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Annie Hill

Annie Hill
Photo credit: Alvah Simon

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24 June, 2017

The Tabernacle, plus DIY composting toilet


Early in the piece, I decided that I wanted a tabernacle and David supported this idea.  The obvious reason for putting a junk mast in a tabernacle is that you can raise and lower it without the need for a crane: when the mast is stepped on the keel, getting it in or out is otherwise quite an issue.  It's not just a case of undoing the clasp and giving it a shove backwards, but if you position the boat securely - and in SibLim's case, firmly aground would be the secure spot of choice - and then find a suitable strong point, fairly high up, you can use a rope from the mast head to take the weight and lower it under some form of control.  For all that, it's not something I'm likely to undertake lightly.  However, there were - for me - two additional reasons for wanting a tabernacle.  The first is that a mast that goes through the deck can leak.  It doesn't have to, and indeed, it's rarely been an issue for me, but it can do and when it does it's very unpleasant with the likelihood of getting saltwater on my feather quilt - something that is frankly intolerable.  An unstayed mast needs to be keel stepped, but if you bury it firmly in a tabernacle that is keel stepped, you achieve the same ends, but as the tabernacle will never have to come out, it can be glued in at deck level and won't leak.  Point number one.  Point number two is that as I can't afford either the cost or the weight of a wooden mast, SibLim's mast will be made like Fantail's, with an alloy lower mast and a wooden upper one.  I don't like alloy: it's cold and unattractive.  However, the tabernacle could be build out of wood - indeed that would be the easiest way to build it and a nicely varnished tabernacle would be a thing of beauty in my forecabin.  And so it was decided.  That Pete should offer to come along and make me one was the icing on the cake.

BBS Timbers are a pleasure to deal with, there's no doubt about it and their wood is first-class.  I bought the Douglas fir for the topmast from them and it's some of the best I've ever seen.  However, it cost me the best part of a thousand dollars and I didn't think I could afford possibly even more for my tabernacle.  Pete had recently build a topmast for another junkie, here in NZ and had bought some beautiful demolition Douglas fir from St Lukes Timber - a timber yard just outside Auckland, so I went down there one day, and bought two big 2 large beams, each 200 x 150 and brought them back to Whangarei.  They were still eye-wateringly expensive, but about a quarter of what the timber would have cost new.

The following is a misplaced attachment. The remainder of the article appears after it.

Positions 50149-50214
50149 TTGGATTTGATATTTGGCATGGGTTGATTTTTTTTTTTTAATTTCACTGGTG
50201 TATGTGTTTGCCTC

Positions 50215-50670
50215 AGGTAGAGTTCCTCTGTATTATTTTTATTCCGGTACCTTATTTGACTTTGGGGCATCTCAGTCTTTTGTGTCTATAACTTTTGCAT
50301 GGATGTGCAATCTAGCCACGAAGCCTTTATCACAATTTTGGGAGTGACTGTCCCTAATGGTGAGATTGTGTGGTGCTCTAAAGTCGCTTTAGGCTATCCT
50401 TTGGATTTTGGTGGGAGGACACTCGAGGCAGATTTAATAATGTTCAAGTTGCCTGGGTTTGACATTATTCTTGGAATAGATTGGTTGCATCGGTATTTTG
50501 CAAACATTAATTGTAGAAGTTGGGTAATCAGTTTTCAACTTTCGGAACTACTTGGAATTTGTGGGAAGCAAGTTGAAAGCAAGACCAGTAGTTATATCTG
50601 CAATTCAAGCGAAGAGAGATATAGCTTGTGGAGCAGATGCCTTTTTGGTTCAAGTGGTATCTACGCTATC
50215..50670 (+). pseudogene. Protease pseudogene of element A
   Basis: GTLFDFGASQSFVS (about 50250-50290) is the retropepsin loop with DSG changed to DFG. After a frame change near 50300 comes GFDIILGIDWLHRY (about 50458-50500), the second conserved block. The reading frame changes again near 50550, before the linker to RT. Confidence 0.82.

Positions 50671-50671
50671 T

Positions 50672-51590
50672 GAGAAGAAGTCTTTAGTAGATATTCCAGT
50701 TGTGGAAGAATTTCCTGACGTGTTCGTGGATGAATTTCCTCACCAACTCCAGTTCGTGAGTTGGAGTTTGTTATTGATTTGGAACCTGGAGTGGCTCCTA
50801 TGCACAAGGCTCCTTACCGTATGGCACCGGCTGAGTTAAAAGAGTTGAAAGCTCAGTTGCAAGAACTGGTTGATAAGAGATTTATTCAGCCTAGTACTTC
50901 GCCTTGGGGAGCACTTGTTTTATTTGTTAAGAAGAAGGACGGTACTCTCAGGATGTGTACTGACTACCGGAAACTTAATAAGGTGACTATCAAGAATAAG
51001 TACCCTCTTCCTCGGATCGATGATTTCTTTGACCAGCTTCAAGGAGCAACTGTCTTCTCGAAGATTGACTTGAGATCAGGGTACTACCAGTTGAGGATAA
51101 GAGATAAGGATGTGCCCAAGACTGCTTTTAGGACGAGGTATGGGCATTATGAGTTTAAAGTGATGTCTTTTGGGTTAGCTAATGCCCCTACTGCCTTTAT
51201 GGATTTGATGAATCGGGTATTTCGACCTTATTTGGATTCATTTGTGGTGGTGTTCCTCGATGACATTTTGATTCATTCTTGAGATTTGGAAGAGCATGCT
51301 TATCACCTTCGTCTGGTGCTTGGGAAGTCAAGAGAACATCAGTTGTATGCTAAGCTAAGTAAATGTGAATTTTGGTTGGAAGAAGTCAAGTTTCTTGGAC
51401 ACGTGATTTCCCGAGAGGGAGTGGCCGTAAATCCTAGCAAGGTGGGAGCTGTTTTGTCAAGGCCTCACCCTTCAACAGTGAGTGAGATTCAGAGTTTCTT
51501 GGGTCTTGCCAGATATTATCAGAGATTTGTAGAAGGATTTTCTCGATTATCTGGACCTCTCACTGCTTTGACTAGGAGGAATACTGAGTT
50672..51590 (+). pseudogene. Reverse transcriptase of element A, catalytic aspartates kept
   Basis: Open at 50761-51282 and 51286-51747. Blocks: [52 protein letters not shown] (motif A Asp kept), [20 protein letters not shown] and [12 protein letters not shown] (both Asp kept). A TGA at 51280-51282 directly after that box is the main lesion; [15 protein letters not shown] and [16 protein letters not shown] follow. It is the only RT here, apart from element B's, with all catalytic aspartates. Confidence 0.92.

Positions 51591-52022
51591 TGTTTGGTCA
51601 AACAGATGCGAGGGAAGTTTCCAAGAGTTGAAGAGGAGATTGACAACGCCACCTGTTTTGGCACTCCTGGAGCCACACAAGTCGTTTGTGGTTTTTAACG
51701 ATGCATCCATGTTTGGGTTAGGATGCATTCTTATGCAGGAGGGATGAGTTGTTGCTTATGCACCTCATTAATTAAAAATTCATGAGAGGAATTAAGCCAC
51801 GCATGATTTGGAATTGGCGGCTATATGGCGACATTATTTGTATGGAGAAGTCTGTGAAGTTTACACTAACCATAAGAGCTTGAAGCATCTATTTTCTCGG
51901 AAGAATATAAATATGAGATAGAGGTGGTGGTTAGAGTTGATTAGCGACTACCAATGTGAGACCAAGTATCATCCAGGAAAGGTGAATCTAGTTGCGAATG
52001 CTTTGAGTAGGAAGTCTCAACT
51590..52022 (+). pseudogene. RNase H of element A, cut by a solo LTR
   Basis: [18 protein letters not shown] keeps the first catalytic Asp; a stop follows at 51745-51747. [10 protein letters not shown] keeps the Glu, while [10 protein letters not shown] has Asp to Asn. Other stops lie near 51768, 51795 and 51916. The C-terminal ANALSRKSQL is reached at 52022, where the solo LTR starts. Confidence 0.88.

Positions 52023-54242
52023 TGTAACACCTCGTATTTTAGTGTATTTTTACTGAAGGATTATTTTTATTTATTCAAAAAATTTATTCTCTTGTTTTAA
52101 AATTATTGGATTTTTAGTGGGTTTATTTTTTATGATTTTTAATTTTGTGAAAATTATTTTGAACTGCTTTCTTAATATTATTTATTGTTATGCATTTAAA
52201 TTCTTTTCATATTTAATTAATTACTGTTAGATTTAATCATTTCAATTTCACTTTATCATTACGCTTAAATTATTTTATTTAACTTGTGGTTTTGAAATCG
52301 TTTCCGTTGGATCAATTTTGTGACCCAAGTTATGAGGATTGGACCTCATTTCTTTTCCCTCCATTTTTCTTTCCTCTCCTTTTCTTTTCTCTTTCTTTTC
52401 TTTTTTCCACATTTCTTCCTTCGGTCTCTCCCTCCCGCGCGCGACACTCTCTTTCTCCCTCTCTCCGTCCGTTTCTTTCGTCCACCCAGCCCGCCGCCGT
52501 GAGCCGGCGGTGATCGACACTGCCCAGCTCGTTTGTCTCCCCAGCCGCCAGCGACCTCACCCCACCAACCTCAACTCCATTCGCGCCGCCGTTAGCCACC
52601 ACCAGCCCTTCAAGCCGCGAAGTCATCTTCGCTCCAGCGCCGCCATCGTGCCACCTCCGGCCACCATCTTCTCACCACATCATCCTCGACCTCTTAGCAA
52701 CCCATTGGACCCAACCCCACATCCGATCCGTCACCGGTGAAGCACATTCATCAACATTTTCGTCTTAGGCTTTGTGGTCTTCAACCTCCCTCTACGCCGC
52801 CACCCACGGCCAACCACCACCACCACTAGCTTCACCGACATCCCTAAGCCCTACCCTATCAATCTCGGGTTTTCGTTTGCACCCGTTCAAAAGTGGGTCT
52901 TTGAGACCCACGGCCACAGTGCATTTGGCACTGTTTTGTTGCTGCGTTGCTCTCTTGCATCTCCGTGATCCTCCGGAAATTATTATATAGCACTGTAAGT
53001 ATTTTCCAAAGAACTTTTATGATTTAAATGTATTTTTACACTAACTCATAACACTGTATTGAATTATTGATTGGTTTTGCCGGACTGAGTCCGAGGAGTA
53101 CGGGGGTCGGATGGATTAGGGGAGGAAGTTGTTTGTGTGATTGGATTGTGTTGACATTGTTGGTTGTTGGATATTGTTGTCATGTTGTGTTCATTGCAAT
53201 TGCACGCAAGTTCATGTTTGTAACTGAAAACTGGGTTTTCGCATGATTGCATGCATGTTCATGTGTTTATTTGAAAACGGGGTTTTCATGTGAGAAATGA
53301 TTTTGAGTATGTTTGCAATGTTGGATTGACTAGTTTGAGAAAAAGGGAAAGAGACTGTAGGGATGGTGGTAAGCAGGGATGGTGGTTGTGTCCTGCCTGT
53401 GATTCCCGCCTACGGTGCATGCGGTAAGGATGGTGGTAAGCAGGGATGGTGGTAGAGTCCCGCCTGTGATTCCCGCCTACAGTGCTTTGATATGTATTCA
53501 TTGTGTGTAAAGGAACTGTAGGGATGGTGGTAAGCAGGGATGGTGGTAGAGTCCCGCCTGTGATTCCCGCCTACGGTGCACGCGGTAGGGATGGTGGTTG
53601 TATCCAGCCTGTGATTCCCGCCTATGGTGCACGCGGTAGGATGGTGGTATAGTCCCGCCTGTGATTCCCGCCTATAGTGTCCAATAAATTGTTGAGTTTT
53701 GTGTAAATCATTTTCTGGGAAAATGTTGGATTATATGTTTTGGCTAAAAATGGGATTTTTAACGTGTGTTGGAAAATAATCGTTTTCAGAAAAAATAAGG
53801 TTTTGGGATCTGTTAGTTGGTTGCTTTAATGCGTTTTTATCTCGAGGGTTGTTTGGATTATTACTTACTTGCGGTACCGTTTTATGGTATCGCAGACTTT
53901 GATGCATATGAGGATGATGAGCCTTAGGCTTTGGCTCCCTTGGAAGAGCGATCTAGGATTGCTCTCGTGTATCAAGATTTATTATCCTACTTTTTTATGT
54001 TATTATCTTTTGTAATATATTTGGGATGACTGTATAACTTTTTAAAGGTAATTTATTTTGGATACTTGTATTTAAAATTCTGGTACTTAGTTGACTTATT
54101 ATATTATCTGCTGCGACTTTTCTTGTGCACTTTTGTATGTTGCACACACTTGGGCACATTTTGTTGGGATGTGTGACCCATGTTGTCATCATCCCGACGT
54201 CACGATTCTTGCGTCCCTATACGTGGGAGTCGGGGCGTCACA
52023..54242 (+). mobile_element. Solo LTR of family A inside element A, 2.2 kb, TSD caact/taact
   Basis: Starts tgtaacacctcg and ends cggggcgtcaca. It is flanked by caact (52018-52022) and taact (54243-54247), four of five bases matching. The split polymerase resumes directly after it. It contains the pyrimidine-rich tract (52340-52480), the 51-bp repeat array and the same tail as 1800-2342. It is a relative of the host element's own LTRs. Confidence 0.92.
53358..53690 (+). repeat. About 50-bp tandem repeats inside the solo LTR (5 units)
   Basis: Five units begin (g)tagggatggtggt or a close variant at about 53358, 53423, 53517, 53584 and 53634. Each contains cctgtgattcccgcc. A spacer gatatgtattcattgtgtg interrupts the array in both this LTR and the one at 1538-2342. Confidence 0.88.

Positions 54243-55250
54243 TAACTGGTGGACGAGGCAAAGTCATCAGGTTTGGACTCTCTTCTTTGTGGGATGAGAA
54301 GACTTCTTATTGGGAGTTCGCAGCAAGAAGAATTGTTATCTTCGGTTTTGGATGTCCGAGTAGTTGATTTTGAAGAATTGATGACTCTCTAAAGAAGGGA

Pete came along to build the tabernacle just after the JRA AGM, in early April, and an Ozzie junkie, Dieter, came along to join in the fun.  Between them they milled the timber to suitable dimensions and then Pete got to work.  The two large beams were machined into 50mm boards for the tabernacle. There were two, almost knot-free boards which Pete selected for the two long timbers that would go from the keel, through the deck and up another metre to form the sides of the tabernacle.

I have fond memories of the tabernacle that we fitted on Missee Lee, and ever the nostalgia junkie, was hoping to reproduce the effect on SibLim.  Pete and I were delighted - and somewhat surprised - to see we could get the large boards of Douglas fir to bend to a pleasing taper, which will look much more attractive than a straight, solid section.


At deck level there is a laminated block, which provides support at the base of the mast and incidentally stiffens the deck at this point.  We made it of a couple of pieces, with the upper part of kwila, left over from the skegs, which is nice and hard in case the mast does move and chafe a little.



Because the tube is round, we had to make the tabernacle to support this.  We machined some triangular section pieces of Douglas fir and glued these into the corners of the tabernacle to support the mast.  Here I am precoating the sides before gluing the chocks on.


And here are the wedges, ready to be glued into place.



The wedges weren't the easiest of things to clamp into place.  It's times like this when I really appreciate the fact that epoxy really only needs to make good contact between the gluing surfaces, and doesn't require pressure.


Pete shaping the top of the tabernacle where the hinge system (yet to be designed) will fit.  The logical way to hinge the mast would be to put a damn great bolt through it and pivot on that.  However, this would seriously weaken the alloy tube and it wouldn't actually do much for the tabernacle.  The idea is to attach something to the back of the mast - like a tube - in some way use this for pivoting around.  This would be a lot easier with a wooden base, but for the moment the design is 'on hold' while I wait for inspiration to strike.  It's not exactly a priority at the moment!